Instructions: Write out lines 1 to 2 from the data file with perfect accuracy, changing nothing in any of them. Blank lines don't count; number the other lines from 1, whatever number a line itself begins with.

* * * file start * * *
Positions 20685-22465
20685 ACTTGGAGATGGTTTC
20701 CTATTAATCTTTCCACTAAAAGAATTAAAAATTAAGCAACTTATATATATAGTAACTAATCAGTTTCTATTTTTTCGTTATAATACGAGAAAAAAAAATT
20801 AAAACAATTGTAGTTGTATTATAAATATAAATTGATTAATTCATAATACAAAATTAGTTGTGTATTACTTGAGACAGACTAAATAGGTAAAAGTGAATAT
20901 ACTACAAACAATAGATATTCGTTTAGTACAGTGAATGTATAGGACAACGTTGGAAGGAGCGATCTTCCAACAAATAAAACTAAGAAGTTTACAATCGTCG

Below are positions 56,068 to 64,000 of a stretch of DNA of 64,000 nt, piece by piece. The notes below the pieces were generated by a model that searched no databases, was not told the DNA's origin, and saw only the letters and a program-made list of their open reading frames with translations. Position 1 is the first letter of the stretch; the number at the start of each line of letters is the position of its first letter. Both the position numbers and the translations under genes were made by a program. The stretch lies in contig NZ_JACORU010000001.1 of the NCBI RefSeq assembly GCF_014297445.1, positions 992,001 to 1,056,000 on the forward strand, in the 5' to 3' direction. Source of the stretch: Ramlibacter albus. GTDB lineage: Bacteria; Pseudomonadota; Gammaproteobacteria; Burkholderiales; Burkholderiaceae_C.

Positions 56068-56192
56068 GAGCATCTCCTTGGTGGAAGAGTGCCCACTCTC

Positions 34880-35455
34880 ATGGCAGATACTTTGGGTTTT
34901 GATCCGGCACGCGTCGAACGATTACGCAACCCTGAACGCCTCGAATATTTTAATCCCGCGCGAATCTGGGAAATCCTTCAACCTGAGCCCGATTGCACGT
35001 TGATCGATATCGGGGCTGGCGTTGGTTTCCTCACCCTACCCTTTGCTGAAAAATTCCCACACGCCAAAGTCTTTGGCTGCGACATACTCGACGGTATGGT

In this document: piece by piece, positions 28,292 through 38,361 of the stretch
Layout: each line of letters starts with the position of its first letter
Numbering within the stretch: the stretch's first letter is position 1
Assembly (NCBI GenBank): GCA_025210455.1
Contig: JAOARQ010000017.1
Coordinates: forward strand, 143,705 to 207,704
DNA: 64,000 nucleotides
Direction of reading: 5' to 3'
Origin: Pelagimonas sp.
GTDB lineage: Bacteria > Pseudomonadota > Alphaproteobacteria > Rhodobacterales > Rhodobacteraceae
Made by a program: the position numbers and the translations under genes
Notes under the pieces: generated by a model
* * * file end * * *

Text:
Positions 20685-22465
20685 ACTTGGAGATGGTTTC